The 42-13 loss at Penn State represented the lowest point of the 2017 season. Just ask Chase Winovich.
“We competed well all year,” he said at Big Ten Media Days, “except for the second half at Penn State.
2018 will test the durability of Franklin’s rejuvenated program. No more Saquon Barkley, Daesean Hamilton or Mike Gesicki. Also, a new offensive coordinator replaces Joe Moorhead, who took the head job at Mississippi State.
Penn State’s dominant win was revenge for Michigan’s 49-10 drubbing the year prior. Can Michigan hold serve Nov. 3 in Ann Arbor?
PENN STATE OFFENSE LAST YEAR VS. THIS YEAR
James Franklin rode his star seniors against the Wolverines last year.
The onslaught began with Barkley’s explosiveness.
Winovich is washed inside, and Josh Mettellus takes a bad angle, which turns this play from a first down to a touchdown.
The safety woes persisted, as Tyree Kinnel whiffs a clean-up tackle, and Mettellus allows himself to get walled off by rising senior DeAndre Thompkins.
Michigan finally punched back, inching to within one just before the end of the first half. Back to back jump-ball wins by Hamilton and Gesicki set up a Trace McSorley touchdown run to regain the momentum.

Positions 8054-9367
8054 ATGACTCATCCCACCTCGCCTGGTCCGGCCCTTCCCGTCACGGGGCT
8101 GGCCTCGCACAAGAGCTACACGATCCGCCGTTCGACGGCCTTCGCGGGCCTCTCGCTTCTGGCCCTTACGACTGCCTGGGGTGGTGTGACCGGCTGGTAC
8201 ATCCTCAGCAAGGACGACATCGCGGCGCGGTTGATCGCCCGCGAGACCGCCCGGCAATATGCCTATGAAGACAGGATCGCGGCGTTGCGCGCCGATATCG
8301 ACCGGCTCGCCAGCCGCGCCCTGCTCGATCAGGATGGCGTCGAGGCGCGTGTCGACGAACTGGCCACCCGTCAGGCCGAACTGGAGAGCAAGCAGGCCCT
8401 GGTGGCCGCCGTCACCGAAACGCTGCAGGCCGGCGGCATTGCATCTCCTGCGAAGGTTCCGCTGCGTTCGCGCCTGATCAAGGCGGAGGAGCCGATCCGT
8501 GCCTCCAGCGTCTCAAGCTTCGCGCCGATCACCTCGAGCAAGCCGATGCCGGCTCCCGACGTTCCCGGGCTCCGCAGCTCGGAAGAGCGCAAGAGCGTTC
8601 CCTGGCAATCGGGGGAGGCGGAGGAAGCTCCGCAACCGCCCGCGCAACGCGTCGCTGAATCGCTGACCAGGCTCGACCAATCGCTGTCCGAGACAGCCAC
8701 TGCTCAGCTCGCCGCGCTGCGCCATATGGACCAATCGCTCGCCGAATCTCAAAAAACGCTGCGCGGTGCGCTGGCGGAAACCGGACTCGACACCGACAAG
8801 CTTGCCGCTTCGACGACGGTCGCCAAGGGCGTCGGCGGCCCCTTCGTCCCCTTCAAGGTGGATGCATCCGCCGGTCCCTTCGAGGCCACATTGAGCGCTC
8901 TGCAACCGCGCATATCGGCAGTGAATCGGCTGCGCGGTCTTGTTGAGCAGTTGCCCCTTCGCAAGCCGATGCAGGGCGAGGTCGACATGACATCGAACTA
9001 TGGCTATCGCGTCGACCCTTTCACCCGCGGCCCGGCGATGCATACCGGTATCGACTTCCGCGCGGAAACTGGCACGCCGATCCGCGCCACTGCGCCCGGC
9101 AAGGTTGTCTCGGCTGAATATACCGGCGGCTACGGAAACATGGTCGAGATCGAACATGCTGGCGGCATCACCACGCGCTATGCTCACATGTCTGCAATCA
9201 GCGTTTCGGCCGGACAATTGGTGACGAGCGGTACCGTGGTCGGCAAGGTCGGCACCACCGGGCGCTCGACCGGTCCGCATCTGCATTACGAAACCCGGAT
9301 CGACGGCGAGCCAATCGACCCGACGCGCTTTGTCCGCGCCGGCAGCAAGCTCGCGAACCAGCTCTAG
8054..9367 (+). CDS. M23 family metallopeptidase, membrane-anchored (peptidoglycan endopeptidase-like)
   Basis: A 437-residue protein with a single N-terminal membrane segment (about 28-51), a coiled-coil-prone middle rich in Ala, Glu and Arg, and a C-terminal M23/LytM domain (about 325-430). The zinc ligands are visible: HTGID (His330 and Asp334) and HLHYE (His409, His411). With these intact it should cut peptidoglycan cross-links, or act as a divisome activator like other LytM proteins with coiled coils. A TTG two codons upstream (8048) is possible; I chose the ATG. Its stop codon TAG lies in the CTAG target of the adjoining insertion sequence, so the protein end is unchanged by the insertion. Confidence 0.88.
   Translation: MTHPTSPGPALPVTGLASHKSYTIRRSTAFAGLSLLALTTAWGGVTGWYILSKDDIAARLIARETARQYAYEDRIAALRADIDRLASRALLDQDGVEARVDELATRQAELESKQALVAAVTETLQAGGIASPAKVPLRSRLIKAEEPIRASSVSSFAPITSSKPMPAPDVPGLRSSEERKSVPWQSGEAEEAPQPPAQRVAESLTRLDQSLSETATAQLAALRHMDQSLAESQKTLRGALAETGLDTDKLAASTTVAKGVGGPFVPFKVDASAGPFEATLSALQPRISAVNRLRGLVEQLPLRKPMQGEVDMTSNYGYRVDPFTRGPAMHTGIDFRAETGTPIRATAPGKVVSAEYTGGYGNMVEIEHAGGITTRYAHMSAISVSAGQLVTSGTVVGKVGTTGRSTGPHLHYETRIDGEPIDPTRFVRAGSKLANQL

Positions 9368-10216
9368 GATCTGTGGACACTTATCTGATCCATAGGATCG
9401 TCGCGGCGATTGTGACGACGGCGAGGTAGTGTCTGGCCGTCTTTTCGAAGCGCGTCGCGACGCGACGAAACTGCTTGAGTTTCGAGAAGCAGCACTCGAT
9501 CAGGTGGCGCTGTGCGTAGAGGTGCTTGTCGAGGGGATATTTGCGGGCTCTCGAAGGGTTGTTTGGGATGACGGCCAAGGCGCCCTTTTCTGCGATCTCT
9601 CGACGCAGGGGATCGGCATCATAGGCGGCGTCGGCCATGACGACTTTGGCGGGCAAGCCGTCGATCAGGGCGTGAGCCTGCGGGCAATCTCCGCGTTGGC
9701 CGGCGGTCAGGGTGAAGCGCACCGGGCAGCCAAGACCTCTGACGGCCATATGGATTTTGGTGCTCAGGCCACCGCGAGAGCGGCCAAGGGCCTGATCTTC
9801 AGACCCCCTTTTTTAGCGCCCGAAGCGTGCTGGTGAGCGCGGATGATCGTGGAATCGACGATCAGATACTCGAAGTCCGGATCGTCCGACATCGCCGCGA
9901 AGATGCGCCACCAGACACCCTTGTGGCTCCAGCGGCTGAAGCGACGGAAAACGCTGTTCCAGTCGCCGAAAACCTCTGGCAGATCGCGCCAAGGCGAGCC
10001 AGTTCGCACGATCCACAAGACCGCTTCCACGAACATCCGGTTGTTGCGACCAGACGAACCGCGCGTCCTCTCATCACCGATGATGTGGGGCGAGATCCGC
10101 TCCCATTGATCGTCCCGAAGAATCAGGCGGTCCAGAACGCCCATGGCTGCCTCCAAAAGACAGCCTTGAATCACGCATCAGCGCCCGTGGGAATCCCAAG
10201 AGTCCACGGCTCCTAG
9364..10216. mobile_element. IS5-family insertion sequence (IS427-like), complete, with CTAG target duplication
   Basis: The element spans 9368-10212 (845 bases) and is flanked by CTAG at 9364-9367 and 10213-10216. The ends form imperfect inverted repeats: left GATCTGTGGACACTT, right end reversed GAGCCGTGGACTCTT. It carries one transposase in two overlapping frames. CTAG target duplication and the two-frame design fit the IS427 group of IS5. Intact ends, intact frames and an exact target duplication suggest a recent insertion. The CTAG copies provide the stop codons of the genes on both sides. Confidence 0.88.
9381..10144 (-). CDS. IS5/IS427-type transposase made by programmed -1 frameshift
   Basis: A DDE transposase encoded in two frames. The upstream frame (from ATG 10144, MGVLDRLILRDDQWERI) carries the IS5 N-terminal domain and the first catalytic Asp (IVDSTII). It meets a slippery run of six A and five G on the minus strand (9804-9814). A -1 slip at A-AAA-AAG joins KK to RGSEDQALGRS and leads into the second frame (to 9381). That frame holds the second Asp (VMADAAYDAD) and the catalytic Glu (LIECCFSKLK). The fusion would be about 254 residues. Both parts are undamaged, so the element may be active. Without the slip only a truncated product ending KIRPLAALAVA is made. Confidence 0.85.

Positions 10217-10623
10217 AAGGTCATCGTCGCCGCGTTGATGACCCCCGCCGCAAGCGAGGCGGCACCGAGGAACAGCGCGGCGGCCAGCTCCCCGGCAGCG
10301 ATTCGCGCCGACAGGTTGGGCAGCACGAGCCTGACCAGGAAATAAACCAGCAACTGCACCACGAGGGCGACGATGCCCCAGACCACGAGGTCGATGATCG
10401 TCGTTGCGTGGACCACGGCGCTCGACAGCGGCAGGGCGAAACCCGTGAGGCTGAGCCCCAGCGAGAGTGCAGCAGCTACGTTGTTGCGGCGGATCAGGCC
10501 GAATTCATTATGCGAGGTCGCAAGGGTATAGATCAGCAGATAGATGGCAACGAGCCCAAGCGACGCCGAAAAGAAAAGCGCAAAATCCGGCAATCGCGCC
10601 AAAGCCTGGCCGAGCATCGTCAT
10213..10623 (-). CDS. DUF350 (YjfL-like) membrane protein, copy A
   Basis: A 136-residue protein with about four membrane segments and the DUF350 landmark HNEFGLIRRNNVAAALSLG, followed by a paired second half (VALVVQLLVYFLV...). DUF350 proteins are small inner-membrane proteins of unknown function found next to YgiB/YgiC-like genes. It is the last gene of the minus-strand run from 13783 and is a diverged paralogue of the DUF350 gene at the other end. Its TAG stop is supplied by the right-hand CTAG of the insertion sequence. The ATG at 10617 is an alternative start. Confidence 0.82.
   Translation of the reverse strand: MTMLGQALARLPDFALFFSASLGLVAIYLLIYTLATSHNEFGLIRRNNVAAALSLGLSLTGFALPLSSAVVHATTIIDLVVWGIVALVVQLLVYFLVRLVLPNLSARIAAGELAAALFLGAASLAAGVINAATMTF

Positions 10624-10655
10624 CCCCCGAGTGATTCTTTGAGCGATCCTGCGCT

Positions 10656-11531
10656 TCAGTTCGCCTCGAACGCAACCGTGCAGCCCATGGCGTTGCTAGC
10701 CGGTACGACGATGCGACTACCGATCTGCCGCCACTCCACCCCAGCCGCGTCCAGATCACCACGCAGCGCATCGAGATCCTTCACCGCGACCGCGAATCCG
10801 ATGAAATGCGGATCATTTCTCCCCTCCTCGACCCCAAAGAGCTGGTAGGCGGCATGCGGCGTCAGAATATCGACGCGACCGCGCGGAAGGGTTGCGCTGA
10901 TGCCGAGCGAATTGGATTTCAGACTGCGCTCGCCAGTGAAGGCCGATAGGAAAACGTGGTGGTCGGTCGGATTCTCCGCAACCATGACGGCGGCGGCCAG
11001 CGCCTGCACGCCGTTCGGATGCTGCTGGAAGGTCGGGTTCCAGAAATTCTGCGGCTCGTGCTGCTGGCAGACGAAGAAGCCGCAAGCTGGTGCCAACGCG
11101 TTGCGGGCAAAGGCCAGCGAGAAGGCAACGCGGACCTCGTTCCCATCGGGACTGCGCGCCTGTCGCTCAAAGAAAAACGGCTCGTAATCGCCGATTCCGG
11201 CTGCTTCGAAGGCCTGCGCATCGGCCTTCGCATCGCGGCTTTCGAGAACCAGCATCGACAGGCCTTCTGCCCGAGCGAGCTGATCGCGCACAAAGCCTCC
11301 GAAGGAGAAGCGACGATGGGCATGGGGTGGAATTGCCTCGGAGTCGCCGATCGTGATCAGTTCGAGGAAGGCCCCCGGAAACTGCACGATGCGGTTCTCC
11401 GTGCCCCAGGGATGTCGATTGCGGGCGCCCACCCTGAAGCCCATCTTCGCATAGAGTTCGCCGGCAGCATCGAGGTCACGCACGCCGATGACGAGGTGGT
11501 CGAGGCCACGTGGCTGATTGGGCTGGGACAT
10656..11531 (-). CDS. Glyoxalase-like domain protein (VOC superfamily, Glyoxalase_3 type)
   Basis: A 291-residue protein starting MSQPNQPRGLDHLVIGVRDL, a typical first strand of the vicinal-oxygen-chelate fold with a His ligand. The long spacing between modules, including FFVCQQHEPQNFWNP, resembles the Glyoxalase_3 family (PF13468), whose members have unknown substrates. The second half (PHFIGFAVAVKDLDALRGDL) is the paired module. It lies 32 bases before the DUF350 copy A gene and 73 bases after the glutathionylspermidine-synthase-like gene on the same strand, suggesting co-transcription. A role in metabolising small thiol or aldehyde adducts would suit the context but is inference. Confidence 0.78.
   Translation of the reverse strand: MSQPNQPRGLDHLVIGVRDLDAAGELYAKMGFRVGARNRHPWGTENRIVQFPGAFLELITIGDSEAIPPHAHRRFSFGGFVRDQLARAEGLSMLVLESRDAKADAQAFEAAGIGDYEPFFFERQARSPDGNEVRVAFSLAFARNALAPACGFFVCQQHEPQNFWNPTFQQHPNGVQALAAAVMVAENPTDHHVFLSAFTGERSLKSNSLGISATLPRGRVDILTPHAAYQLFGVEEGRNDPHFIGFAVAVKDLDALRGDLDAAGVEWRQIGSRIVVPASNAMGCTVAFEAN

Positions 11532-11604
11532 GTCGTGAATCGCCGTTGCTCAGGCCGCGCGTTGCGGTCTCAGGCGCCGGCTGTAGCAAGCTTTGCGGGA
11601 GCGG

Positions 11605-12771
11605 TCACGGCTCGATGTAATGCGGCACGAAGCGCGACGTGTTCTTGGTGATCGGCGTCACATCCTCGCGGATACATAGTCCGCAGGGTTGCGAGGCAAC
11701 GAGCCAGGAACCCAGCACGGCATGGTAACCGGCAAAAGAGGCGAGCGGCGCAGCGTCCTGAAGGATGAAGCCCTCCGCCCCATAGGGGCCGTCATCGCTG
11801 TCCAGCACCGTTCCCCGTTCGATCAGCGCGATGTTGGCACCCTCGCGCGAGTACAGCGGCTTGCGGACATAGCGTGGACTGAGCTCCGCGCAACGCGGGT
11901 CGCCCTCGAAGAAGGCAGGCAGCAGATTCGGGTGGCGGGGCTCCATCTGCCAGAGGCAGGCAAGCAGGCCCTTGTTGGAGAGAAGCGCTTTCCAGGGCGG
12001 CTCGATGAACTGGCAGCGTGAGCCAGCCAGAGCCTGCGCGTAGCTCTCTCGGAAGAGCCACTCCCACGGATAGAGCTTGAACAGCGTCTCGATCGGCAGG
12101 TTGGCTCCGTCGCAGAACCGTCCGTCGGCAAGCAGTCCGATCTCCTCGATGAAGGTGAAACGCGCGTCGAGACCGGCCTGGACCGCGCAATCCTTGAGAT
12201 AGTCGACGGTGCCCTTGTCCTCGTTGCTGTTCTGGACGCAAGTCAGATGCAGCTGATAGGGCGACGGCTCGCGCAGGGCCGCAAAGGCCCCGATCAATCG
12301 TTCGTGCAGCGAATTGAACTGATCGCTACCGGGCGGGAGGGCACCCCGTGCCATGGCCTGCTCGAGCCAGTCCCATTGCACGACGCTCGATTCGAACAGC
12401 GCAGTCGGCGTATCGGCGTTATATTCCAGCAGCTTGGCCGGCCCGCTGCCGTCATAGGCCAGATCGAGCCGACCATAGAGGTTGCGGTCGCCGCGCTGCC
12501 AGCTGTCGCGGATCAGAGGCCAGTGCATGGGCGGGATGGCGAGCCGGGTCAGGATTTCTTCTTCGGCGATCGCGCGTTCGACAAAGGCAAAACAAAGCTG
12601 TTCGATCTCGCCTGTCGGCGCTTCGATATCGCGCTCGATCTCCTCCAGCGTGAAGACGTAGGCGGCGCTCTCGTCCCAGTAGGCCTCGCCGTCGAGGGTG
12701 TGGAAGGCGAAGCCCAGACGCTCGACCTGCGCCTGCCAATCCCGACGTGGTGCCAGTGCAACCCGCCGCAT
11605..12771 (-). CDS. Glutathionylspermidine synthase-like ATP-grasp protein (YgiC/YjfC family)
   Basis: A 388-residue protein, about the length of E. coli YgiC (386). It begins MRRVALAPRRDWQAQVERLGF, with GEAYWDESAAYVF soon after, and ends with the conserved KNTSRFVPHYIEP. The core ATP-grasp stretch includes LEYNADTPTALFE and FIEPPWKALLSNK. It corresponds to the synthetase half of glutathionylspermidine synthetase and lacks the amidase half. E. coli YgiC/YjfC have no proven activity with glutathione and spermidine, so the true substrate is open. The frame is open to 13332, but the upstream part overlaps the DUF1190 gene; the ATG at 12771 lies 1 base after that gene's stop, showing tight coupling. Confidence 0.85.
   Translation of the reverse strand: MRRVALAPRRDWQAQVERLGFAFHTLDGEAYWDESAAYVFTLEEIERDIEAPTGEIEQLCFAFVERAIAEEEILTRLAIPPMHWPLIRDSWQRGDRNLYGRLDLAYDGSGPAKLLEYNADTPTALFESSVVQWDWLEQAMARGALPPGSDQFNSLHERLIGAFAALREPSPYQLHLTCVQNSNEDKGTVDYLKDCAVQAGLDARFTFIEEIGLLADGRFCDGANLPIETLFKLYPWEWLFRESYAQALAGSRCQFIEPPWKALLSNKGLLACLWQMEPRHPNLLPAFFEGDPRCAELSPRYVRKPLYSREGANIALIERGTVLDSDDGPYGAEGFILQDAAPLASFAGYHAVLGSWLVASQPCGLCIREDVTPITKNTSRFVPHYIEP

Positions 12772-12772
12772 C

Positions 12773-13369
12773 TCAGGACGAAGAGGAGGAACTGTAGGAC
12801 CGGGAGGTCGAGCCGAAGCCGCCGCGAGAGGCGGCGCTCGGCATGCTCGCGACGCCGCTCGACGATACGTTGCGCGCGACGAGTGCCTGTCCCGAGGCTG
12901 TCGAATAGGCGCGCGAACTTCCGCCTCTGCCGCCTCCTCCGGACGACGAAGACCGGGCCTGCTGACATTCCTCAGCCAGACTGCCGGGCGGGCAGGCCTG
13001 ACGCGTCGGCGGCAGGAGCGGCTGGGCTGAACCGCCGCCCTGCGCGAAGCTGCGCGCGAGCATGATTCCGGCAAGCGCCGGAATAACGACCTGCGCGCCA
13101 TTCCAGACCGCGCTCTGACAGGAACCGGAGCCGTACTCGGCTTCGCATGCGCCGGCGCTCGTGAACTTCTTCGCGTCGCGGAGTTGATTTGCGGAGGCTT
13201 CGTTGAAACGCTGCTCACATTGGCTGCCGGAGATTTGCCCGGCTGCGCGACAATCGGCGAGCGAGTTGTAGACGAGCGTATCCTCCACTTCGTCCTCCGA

Skip to 2:13 for Hamilton. Link for Gesicki at 3:04.
The immediate optimism amongst the Michigan fanbase is that those dudes don’t return. Barkley now suits up for New York Giants, Gesicki the Miami Dolphins and Hamilton the Denver Broncos.
What does return are seven other starters from last year, including Maxwell Award hopeful Trace McSorley, the entire offensive line and two of their top-five pass catchers.
McSorley eviscerated Don Brown’s defense last year like no one else has, perfectly utilizing the his legs and arm in Moorhead’s read-option scheme.
At 0:07 and 2:50, he allows his line to disrupt the Michigan front just long enough, and then decisively darts upfield for big chunks. He compiled 76 yards on 11 carries (seven yards a pop) and three touchdowns.
Watch him evade three defensive backs on this 13-yard third-quarter touchdown run.
For all the criticism of the Penn State offensive line, by the way, they are driving elite defenders out of the way here. Don’t sell them short.*
This doesn’t even address his prolific arm, which racked up 3,570 yards and 28 touchdowns at 8.4 yards an attempt. At this point, he resembles 2015 Baker Mayfield, which is meant to be as scary as it sounds.
Sure, some of the throws were more “chuck-it and pray” to Gesicki than anything else. It’s more accurate to say he punished Michigan’s safeties with impunity, as shown on the aforementioned Hamilton catch near the end of the second half.